PARIS • The battle to decide the Socialist candidate for the French presidential election will be whittled down to that between two in a primary vote next Sunday in which former premier Manuel Valls faces an outside risk of failing to make it to the party run-off.
Candidates who are to the left of Mr Valls, such as former education minister Benoit Hamon and former economy minister Arnaud Montebourg, are nipping at his heels in the polls as the pro-business Socialist has struggled to defend his government's record.
Seven candidates from the Socialists and their allies are taking part in the first round of the primary, with polls closing at 1800 GMT(4am Singapore time today). A run-off will then be held on Sunday to pick a candidate for the two-round presidential election on April 23 and May 7.
Regardless of who wins this primary, polls indicate that the Socialist candidate has next to no chance of making it into the run-off in the presidential election. A dominant force in French politics for decades, the Socialist party has seen support evaporate during the presidency of Mr Francois Hollande.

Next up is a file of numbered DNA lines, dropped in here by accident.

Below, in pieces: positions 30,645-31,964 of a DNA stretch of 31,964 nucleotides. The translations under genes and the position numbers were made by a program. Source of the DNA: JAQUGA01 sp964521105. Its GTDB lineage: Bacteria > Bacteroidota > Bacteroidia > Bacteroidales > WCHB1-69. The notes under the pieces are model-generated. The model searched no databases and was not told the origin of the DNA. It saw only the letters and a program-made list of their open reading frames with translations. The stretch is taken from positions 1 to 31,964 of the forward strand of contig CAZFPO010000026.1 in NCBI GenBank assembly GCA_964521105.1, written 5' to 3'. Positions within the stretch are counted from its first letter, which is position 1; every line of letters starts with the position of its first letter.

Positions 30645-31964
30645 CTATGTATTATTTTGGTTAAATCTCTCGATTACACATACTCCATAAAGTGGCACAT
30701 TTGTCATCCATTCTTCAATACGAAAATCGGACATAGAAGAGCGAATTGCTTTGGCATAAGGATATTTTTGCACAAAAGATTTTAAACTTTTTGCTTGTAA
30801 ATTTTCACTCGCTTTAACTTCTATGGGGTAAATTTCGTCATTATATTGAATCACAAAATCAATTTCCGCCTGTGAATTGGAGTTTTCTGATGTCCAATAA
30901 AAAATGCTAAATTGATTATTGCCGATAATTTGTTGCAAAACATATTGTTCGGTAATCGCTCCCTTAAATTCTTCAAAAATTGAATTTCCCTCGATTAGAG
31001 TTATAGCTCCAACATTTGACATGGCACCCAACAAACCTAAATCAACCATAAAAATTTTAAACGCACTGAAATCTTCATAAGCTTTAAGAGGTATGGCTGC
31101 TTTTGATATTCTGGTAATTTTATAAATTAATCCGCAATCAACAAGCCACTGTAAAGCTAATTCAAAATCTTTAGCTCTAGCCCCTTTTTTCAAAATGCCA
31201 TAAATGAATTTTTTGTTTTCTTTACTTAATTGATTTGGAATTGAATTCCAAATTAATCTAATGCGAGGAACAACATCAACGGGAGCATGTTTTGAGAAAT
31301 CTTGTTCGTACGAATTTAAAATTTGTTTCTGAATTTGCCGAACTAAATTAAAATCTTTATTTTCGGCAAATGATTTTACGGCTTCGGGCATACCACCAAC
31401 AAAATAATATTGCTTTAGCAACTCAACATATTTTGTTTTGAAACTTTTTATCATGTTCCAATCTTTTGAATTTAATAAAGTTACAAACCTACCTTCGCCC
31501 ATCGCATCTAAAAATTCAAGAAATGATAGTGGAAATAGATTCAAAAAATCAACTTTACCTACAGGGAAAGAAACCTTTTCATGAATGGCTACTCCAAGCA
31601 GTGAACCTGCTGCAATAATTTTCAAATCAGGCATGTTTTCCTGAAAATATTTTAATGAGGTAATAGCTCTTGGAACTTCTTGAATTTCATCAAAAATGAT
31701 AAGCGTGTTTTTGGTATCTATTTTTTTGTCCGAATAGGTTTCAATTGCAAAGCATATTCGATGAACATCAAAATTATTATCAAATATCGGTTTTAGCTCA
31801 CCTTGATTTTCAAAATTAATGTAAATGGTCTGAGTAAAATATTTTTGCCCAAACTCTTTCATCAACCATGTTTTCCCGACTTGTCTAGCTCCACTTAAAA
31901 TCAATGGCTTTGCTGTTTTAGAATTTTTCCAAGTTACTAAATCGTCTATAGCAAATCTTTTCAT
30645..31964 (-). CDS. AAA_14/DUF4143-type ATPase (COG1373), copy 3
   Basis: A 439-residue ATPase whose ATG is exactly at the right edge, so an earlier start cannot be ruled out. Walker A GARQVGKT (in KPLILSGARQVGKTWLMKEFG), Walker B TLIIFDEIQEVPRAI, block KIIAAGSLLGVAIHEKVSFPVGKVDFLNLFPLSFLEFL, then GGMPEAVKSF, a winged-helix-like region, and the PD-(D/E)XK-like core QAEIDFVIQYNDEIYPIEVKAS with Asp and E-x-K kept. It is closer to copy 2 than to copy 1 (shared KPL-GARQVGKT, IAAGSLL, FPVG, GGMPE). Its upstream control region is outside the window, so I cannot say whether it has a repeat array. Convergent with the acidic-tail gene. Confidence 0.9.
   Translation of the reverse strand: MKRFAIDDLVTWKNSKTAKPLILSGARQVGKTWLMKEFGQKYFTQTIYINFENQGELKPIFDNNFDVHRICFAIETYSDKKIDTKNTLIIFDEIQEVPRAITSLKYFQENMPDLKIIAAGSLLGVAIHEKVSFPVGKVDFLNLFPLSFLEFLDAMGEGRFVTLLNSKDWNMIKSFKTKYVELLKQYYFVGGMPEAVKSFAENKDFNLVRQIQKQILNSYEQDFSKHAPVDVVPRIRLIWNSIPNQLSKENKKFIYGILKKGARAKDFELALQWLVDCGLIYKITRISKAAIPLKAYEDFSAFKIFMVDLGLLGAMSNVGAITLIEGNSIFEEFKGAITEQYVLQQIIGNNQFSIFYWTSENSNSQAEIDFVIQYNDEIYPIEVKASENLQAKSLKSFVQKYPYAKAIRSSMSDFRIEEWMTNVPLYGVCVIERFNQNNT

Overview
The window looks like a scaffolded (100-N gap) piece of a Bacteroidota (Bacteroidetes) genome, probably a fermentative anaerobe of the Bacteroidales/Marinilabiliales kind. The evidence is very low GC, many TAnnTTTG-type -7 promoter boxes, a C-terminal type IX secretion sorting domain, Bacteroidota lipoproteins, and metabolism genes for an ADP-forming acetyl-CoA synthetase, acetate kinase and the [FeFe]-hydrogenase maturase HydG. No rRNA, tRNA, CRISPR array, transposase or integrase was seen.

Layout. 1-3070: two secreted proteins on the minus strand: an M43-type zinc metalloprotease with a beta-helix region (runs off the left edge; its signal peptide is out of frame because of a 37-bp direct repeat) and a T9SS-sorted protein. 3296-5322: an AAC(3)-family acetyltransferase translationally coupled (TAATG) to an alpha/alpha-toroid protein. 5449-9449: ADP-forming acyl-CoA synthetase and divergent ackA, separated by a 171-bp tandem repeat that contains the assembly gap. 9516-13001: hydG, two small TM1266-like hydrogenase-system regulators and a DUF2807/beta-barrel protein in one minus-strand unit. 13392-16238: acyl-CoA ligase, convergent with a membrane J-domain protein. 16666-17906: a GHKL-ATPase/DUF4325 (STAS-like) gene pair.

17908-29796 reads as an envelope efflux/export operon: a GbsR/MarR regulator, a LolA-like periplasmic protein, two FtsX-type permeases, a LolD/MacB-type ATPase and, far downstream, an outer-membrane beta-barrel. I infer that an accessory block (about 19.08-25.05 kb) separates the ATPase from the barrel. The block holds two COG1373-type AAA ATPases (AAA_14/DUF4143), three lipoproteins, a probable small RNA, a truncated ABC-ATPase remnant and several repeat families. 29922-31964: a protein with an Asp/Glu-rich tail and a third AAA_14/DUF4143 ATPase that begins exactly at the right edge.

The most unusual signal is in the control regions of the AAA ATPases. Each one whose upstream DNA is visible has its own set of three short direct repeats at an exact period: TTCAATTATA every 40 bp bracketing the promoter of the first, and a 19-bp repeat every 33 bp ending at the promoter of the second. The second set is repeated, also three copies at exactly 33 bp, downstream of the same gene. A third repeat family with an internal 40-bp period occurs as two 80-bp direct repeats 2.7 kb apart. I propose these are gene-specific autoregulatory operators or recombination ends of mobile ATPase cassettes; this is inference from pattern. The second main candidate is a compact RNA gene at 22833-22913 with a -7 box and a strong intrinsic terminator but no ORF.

The Socialists' choice of presidential candidate will be key for the chances of popular independent Emmanuel Macron, who is attracting middle ground voters who Mr Valls also appeals to.
Polls indicate conservative former prime minister Francois Fillon is most likely to emerge as the winner of the presidential election in a run-off against far-right National Front leader Marine Le Pen.
Mr Fillon's programme includes cutting business taxes, relaxing labour laws and scrapping the 35-hour working week to boost growth, while also cutting half a million public sector jobs as part of a drive to shrink the state sector.
But Mr Macron has been gaining ground and could make it to a presidential run-off against Mr Fillon if a left-winger like Mr Montebourg or Mr Hamon wins the Socialist nomination.
Mr Hamon and Mr Montebourg were kicked out of the Socialist government led by Mr Valls in 2014 for criticising its economic policies, which they considered too favourable to business.